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This Utah grocery store has been beer-free for 30 years

Bowman’s Market in Kaysville stopped selling alcohol and tobacco in 1991, defying industry experts who said it would ruin the business.

(Rick Egan | The Salt Lake Tribune) Bowman's Market in Kaysville stopped selling alcohol and tobacco in 1991, and the Market will commemorate its 30-year beer-free milestone with an outdoor party for customers that includes food trucks, games, prizes, and the free doughnuts on Saturday, from 8 a.m. to 2 p.m. at the store, 326 S. Main, in Kaysville.

In 1991, after Bowman’s Market had been cited several times for selling beer and cigarettes to minors, the owner took a drastic move.

Richard Bowman decided his grocery stores would no longer sell alcohol or tobacco products — even though industry experts said it would ruin the business.

It’s a policy that Bowman’s children and grandchildren — who now own and operate the 98-year-old Kaysville store — have continued to honor. (Bowman’s Farmington store closed several years ago.)

“Deciding not to sell some of the most profitable items,” said store manager David Cook, Bowman’s grandson, “is not a good business decision from a dollar standpoint.”

But it has endeared Bowman’s Market to many in this conservative Davis County community, where most residents are members of The Church of Jesus Christ of Latter-day Saints, which teaches its members to abstain from alcohol.

The family has never considered changing Richard Bowman’s initial decision, Cook said. “It’s part of our identity.”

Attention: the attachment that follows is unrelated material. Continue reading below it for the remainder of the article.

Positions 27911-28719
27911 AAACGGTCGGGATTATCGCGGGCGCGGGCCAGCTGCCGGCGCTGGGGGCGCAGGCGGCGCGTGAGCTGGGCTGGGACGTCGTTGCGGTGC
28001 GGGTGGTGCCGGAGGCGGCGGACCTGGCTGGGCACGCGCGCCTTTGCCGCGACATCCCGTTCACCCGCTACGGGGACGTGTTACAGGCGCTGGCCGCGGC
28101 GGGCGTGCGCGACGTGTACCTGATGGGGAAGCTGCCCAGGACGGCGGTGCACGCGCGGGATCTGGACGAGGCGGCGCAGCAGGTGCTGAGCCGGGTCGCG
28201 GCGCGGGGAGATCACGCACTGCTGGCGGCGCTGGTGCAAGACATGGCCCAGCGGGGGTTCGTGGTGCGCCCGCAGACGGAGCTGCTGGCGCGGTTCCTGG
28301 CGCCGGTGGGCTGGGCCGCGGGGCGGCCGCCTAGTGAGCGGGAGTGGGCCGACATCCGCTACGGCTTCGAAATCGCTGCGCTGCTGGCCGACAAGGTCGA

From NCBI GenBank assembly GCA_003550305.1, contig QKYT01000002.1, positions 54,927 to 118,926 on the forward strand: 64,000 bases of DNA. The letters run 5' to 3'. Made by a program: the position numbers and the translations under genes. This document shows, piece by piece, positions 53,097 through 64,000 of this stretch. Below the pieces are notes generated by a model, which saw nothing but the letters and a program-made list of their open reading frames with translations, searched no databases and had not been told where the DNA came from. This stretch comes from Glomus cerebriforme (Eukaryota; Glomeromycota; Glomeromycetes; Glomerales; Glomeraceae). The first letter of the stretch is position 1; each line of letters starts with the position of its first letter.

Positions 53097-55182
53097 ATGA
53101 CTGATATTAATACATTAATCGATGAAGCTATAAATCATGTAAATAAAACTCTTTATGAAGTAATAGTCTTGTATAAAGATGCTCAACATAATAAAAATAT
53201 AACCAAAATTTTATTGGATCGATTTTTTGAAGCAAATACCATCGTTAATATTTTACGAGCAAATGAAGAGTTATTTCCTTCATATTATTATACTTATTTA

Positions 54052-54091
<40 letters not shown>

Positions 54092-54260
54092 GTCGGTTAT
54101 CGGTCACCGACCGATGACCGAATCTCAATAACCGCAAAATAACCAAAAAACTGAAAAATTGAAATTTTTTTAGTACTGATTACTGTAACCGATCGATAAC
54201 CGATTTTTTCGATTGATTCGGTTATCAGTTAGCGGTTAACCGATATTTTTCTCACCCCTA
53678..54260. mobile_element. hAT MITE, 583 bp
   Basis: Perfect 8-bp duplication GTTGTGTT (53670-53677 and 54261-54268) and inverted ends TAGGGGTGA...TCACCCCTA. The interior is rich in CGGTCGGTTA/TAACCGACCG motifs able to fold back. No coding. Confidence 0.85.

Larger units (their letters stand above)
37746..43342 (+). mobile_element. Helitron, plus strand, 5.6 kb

It’s also something the family wants to celebrate.

(Rick Egan | The Salt Lake Tribune) Chrissy Bigelow (Left) grabs assorted donuts for Vanessa Wilson (right) at Bowman's Market in Kaysville.

On May 1, Bowman’s Market will commemorate its 30-year beer-free milestone with an outdoor party for customers that includes food trucks, games, prizes, and the free doughnuts for which the family-owned market is known.

The party takes place from 8 a.m. to 2 p.m. at the store, 326 S. Main, Kaysville.

At noon, Davis County leaders will kick off a larger underage drinking prevention campaign that includes Bowman’s and seven other grocery stores from Bountiful to Clearfield. Signs will be placed throughout each of the stores encouraging customers to have more family meals with their children.

Studies have shown that children who sit down to meals at least five to seven times a week with their parents are less likely to consume alcohol and drugs.

Joining Bowmans in the alcohol-free campaign are Dick’s Market in Bountiful and Centerville (which also do not sell alcohol or tobacco); Fresh Market and J&A Bakery in Layton; and Kent’s Market, Winegar’s and La Favorita, in Clearfield.

In addition to the signage, every doughnut box at Bowman’s will get a sticker that reads, “Doughnut You Know — parents are the number one reason kids don’t drink?”

The campaign is sponsored by ParentsEmpowered, the alcohol prevention program operated through the Utah Department of Alcoholic Beverage Control and paid for with funds from liquor sales.

A statewide report from 2019 shows that underage drinking has been declining for more than a decade. Now vaping and marijuana top the list of teenage temptations.

Richard Bowman decided to eliminate beer and tobacco sales when those numbers were higher and after talking to health and safety experts.

“He was a religious man and didn’t believe in alcohol and tobacco in the first place,” Cook said. “His name was on the building, and he wanted to make sure it was a family place.”

Persistent teenagers, of course, could go to other places to buy beer, said Cook, “but he wanted to send a message.... that Bowmans was not a place for that.”

And for three decades — and counting — that’s been the case.





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